Interestingly, 4A1, an antibody against p-nitrophenyl phosphonate, showed a significant rate acceleration against substrates that differ from the given haptenic structure in the carrier-proximal region. The rate acceleration (kcatkuncat) for one of the specific substrates is 6.4 × 104, 20-fold higher than that of a substrate congruent with the hapten. Kinetic analysis of Km and kcat values, as well as the affinity constant (Kd) values of the corresponding transition-state analogs, indicated that the rate enhancement is associated with a decrease in the activation energy due to stabilization of the transition -state in the cleavage reaction. In addition, the inactivation of 4A1 upon hydrolysis of a particular substrate was observed. The 600 MHz 13C NMR measurement clearly showed that the 13C-labeled fragment attached covalently to the 4A1 antibody, proving formation of an acyl-antibody. Further kinetic analysis study demonstrated that the 4A1 catalytic antibody uses a multistep kinetic sequence for the hydrolytic reaction.
Recently, it has been reported that some unsaturated aldehyde terpenoids inhibit phospholipase A2 (PLA2), which catalyzes hydrolysis of the ester linkage at the sn-2 position of glycerophospholipids. Since the release of arachidonic acid from glycerophospholipids is the rate-limiting step in the production of eicosanoid mediators of inflammation, the inhibitory mechanism of PLA2 by these aldehyde terpenoids has been of biochemical and medicinal interest. It is known at present that the three aldehyde terpenoids, scalaradial, manoalide, and (E) -3methoxycarbonyl-2, 4, 6-trienal compound A strongly inactivate PLA2. As the inhibitory mechanism of PLA2 by manoalide, our group has found that the irreversible modification of Lys 56 in the interfacial recognition site of bovine PLA2 by manoalide is responsible for the inactivation of this enzyme. Although the real reaction mechanism between manoalide and the lysine residues of PLA2 has not been elucidated, our model studies on the reactions between manoalide analogs and mono- and diamines strongly suggested that manoalide reacted with the two close lysine residues to give polymerized compounds. In the case of the (E) -3-methoxycarbonyl-2, 4, 6-trienal compound A, it would inhibit the hydrolytic activity of bovine pancreatic PLA2 by the formation of the dihydropyridine derivatives resulting from the reaction with lysine residues of PLA2via 6π-electrocyclization of the intermediary Schiff bases. Moreover, scalaradial also irreversibly reacts with lysine residues to inactivate PLA2, and the production of the pyrrole derivative has been proposed by Cimino and coworkers based on the model reaction with methylamine. Thus, it would be concluded that the irreversible formation of the product by the reaction with the lysine residue in the interfacial recognition site of PLA2 is essential for sufficient inactivation of PLA2 by unsaturated aldehyde terpenoids such as manoalide, scalaradial, and the (E) -3-methoxycarbonyl2, 4, 6-trienal compounds.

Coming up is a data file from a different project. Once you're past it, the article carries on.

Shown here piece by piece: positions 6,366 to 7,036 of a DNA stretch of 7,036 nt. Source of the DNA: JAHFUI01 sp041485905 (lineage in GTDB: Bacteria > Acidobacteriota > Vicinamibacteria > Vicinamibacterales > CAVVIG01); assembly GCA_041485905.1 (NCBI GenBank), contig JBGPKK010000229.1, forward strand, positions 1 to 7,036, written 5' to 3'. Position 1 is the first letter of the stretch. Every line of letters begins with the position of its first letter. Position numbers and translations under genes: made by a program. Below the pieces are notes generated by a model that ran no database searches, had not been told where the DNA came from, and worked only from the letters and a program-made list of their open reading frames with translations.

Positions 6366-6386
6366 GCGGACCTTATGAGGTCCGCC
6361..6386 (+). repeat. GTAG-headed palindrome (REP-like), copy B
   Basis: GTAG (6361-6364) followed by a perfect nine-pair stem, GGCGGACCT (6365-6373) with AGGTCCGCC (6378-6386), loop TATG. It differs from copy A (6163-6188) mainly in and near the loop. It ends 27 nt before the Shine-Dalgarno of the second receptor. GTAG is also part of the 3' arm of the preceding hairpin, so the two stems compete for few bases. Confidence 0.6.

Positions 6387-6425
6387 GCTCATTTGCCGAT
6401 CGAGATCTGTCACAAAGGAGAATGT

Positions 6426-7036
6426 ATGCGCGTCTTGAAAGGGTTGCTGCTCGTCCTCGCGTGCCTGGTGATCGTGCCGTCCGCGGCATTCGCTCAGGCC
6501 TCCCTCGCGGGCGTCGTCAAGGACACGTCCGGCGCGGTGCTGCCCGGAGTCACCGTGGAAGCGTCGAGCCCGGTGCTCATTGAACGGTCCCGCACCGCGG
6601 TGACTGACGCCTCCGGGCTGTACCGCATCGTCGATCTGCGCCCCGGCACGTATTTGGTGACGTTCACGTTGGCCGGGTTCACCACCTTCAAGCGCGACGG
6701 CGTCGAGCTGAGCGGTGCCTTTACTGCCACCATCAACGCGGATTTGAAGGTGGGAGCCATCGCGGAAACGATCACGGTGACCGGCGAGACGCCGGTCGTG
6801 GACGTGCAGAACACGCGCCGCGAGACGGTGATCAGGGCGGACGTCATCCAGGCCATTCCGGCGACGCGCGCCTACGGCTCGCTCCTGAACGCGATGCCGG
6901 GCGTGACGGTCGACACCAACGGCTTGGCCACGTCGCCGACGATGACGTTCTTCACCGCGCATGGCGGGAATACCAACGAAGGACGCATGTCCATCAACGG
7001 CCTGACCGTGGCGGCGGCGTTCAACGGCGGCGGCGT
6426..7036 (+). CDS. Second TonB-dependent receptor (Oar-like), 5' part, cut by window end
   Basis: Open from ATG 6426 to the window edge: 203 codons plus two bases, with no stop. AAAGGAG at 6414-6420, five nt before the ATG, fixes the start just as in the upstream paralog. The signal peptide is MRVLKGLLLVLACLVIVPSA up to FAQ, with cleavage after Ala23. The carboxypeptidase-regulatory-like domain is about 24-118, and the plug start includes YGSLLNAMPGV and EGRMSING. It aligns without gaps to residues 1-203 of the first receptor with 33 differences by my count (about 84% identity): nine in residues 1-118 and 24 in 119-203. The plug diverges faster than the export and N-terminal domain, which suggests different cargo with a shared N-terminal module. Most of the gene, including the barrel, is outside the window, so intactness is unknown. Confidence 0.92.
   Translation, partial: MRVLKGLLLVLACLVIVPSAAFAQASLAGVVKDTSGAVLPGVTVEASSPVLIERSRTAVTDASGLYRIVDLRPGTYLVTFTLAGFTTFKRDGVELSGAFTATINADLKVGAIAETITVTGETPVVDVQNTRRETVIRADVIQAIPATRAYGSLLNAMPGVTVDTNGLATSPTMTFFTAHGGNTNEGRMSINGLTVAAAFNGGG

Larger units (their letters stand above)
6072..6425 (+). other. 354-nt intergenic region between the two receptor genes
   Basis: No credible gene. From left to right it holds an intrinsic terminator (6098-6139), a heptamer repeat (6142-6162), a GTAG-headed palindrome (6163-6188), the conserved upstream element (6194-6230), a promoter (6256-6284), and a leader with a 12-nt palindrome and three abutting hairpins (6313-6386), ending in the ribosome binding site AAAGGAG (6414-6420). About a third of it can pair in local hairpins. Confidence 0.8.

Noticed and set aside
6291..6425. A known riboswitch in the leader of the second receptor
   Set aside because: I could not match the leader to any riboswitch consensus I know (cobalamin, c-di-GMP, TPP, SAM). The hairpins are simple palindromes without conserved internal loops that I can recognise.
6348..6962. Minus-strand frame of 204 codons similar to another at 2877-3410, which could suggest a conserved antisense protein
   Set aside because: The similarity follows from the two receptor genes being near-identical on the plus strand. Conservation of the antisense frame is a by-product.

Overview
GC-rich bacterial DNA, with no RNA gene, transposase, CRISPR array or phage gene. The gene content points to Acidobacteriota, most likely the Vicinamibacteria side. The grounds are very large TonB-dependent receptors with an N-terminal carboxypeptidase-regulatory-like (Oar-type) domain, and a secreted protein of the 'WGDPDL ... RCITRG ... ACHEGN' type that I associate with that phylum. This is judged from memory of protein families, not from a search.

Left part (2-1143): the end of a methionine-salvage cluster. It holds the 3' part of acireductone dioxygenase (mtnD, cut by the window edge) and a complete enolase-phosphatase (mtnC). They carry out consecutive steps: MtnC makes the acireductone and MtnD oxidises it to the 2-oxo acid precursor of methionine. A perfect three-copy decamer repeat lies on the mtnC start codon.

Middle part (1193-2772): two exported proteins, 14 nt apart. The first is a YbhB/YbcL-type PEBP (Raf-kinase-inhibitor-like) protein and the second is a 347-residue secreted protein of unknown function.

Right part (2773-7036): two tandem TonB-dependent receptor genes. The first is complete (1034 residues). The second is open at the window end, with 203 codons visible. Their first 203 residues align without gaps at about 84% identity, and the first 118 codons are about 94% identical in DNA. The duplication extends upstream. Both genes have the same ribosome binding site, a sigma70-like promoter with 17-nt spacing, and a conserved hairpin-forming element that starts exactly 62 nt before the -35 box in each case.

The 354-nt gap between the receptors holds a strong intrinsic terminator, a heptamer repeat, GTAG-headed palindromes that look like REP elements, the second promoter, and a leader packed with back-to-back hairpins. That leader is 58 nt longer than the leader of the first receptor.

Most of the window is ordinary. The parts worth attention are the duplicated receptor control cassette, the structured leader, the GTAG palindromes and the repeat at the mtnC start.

Medicinal chemistry efforts on optimization of the endothelin receptor antagonistic natural products toward highly potent and selective ETA, ETB or ETA/B dual receptor antagonists are summarized. In order to get adequate biological tools for elucidating physiological and/or pathophysiological roles of endothelin as well as to identify highly potent antagonists possessing appropriate profiles, liquid phase and solid phase peptide synthesis, and their modification have been carried out. During these efforts, we have realized physiological roles of endothelin and its receptors, and have confirmed drug discovery values of its receptor antagonists as clinical drugs to modulate various kinds of disease.